Any exposure of plasmid recombinant microorganisms to an open system environment, either inadvertently or intentionally, mandates research into those fundamental organism:plasmid processes that influence plasmid retention, transfer and expression. In open environmental systems a majority of the microbial activity occurs associated with an interface, within thin biological layers consisting of the cells and their insoluble extracellular polymer, layers known as biofilms. Thus any study regarding the fate of recombinant DNA sequences in an open system must consider processes that affect plasmid retention and expression in a biofilm culture.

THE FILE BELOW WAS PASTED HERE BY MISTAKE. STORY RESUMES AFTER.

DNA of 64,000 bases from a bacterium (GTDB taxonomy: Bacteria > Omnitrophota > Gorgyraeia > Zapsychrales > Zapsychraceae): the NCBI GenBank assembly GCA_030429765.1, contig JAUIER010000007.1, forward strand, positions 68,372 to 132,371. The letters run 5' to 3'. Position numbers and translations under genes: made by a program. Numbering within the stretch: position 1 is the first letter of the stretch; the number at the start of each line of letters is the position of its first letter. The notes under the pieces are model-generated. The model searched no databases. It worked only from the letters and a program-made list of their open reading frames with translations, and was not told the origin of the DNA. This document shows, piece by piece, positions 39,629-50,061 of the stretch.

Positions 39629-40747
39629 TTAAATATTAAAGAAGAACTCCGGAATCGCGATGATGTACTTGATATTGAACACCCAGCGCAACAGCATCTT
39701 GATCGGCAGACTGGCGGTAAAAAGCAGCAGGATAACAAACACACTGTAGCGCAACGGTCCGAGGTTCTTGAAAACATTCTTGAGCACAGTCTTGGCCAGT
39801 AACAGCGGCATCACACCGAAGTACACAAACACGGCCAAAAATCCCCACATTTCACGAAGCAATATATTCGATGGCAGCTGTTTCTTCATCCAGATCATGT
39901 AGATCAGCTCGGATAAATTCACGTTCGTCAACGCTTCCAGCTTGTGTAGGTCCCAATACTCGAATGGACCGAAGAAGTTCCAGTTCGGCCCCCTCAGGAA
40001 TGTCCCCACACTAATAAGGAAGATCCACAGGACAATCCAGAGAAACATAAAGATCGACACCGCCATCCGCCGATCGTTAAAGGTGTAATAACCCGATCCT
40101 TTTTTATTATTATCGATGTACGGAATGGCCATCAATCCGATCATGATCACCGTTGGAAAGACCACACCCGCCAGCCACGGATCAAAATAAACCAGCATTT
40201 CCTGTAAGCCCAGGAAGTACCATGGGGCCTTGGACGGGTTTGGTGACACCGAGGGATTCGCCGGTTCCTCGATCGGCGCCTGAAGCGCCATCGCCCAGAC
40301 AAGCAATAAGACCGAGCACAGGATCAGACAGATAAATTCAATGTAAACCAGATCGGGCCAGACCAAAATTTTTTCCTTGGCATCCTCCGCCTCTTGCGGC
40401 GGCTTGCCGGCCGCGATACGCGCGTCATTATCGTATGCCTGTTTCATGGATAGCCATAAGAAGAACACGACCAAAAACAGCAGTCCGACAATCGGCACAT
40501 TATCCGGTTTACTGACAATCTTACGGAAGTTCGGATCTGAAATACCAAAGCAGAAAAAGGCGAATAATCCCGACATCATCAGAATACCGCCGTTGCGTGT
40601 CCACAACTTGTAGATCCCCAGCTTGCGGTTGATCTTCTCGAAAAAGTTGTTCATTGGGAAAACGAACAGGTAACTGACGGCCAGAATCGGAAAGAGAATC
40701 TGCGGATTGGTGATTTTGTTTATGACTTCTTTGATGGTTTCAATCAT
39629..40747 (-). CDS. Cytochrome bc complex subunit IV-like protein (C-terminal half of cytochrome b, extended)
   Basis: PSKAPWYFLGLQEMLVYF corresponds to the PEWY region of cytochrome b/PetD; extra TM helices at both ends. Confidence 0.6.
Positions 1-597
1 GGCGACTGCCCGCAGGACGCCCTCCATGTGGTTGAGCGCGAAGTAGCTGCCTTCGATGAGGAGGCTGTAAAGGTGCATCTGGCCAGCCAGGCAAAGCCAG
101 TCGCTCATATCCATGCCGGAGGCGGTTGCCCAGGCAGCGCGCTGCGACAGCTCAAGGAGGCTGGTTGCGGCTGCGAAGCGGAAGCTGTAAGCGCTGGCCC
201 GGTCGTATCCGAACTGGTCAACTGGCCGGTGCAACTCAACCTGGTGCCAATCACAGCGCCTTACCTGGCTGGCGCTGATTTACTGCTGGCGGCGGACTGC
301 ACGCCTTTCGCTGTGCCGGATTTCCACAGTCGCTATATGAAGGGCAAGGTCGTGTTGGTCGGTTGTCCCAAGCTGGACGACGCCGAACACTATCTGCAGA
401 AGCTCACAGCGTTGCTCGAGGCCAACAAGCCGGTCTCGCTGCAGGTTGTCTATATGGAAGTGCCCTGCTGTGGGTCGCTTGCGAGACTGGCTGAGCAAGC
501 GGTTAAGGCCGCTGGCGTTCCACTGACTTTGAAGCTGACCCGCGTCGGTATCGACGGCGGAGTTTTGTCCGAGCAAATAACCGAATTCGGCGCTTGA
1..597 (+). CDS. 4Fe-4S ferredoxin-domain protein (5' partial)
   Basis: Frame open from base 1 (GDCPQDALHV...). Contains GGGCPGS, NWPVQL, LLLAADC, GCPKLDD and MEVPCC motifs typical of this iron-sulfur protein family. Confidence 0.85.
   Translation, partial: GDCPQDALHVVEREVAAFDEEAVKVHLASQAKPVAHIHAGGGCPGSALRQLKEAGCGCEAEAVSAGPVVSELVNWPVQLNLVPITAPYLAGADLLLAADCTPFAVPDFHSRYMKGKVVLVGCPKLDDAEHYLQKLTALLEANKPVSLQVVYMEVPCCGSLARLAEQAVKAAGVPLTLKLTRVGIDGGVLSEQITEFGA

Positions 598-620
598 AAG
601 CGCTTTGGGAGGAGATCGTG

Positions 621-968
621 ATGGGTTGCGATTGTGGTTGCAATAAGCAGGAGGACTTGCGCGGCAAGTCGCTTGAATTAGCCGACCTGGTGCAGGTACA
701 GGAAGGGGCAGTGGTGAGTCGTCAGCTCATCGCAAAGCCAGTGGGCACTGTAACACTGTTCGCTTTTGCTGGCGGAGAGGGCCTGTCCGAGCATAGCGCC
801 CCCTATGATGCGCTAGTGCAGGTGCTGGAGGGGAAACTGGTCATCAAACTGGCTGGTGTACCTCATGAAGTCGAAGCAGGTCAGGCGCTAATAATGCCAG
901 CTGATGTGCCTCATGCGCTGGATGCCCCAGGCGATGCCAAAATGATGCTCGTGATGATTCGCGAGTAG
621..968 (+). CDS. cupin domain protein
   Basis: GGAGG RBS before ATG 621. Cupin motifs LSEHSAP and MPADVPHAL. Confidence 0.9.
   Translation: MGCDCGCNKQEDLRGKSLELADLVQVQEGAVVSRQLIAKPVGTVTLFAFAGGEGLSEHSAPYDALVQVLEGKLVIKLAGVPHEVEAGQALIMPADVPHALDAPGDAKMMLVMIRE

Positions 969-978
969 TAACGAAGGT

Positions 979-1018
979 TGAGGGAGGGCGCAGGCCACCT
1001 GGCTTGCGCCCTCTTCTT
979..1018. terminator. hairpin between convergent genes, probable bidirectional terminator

Biofilm cultures were cultivated in a parallel-plate flow cell reactor using E. coli DH5α which contained a recombinant plasmid with a plasmid stability factor, parB, (pTKW106) or without (pMJR1750). Using β-galactosidase as inducible reporter protein, plasmid retention and gene expression of pMJR1750 and pTKW106, in suspended versus biofilm cultures, were studied under different carbo to nitrogen ratios and plasmid induction levels. Recombinant biofilm formation under these environmental conditions was also investigated. Biofilm net accumulation rate of E. coli DH5α (pTKW106) decreases with increasing induction levels. The β-galactosidase production and ratios of β-galactosidase to total protein increase with increasing induction levels. Synthesis rates of total RNA, β-galactosidase mRNA and rRNA in biofilm cultures of E. coli DH5α (pTKW106) increase after induction by IPTG.